Scott Stuber, chief of Netflix’s film division, has had a spotty track record. His team has followed the TV side of things in buying up a wide range of properties that debut to mixed reviews, but still pale in comparison to their episodic cousins. So why do Netflix’s movies fail to have the same heft as their shows? Insiders have some ideas — and Netflix has a plan to change it.
According to The Hollywood Reporter, some of Netflix’s foibles in the world of movies supposedly stems from company lack of established intellectual property to launch franchises with. That’s being semi-addressed by fantasy cop drama Bright — which, despite all odds, is getting a sequel — and the manga adaptation Death Note, which is also having a sequel developed.
The latter film earned slightly better reviews than Bright, which gave Netflix enough confidence to hire Greg Russo to draft a script for a follow-up film. Russo has so far been associated with upcoming Mortal Kombat and Resident Evil movies, so it will be interesting to see how the filmmaker, with his video-game-focused resume, will adapt a property that shares a genre if not a medium.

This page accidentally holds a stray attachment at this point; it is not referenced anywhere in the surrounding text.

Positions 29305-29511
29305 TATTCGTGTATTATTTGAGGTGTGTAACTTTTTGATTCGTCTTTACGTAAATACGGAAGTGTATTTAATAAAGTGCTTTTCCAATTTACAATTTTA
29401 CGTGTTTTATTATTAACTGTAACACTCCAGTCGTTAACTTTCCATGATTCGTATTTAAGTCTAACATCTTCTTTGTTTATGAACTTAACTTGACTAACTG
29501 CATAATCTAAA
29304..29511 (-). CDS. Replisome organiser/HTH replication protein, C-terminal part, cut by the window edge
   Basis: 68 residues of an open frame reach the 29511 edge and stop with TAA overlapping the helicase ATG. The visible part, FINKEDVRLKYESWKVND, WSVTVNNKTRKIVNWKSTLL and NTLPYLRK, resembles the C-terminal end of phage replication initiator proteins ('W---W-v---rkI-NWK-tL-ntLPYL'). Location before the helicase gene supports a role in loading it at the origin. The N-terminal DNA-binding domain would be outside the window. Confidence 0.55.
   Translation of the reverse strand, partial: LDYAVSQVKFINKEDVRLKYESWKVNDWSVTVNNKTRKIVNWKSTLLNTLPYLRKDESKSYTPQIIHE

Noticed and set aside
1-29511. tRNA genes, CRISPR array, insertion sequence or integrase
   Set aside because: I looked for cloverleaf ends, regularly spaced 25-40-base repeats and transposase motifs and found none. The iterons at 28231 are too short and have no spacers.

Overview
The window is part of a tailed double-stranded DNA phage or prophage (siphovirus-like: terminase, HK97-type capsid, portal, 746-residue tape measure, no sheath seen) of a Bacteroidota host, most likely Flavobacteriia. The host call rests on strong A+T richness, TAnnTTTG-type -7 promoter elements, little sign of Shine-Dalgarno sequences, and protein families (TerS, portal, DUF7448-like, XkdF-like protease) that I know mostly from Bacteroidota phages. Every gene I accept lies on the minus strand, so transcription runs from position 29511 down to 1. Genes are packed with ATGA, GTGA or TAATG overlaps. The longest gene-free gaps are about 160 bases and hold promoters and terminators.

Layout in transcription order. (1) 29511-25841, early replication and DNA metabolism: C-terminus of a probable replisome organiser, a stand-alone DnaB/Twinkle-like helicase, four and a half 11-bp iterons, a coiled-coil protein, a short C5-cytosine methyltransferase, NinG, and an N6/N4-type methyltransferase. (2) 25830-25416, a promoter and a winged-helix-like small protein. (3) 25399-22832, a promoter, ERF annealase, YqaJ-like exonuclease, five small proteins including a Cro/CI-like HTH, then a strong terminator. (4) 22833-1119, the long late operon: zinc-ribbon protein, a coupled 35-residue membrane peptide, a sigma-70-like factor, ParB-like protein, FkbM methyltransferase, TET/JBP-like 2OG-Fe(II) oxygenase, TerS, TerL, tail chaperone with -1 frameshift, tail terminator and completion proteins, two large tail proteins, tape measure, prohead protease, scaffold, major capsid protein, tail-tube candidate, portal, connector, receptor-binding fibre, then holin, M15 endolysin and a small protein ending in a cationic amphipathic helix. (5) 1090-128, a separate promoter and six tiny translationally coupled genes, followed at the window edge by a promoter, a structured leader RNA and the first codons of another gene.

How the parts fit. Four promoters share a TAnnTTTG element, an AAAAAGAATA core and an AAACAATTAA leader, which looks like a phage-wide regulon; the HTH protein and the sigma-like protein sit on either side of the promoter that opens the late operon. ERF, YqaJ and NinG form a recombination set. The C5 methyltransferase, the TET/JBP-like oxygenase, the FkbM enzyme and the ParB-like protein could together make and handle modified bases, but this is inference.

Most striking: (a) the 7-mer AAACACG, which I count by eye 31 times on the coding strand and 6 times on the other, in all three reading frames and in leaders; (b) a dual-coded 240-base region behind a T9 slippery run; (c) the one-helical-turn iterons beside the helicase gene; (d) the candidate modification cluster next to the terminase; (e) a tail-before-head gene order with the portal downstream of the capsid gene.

But the streaming service doesn’t aim to settle for franchises built on cult anime horror. In fact, Stuber’s team now is apparently telling industry movers and shakers that it wants blockbusters “as big as Marvel superhero pics and Lord of the Rings-style fantasy fare” or awards-focused films that will make their mark on the critical circuit.
While Amazon is developing its LotR TV series, there’s plenty of room for Netflix to create a huge sci-fi world — and with Sony entering the ring, everyone and their evil twin seems to be creating a superhero universe. Interestingly, however, whatever franchise the team hopes to nurture will likely be genre. You just don’t get that big without it.
What would you want to see Netflix bring to life?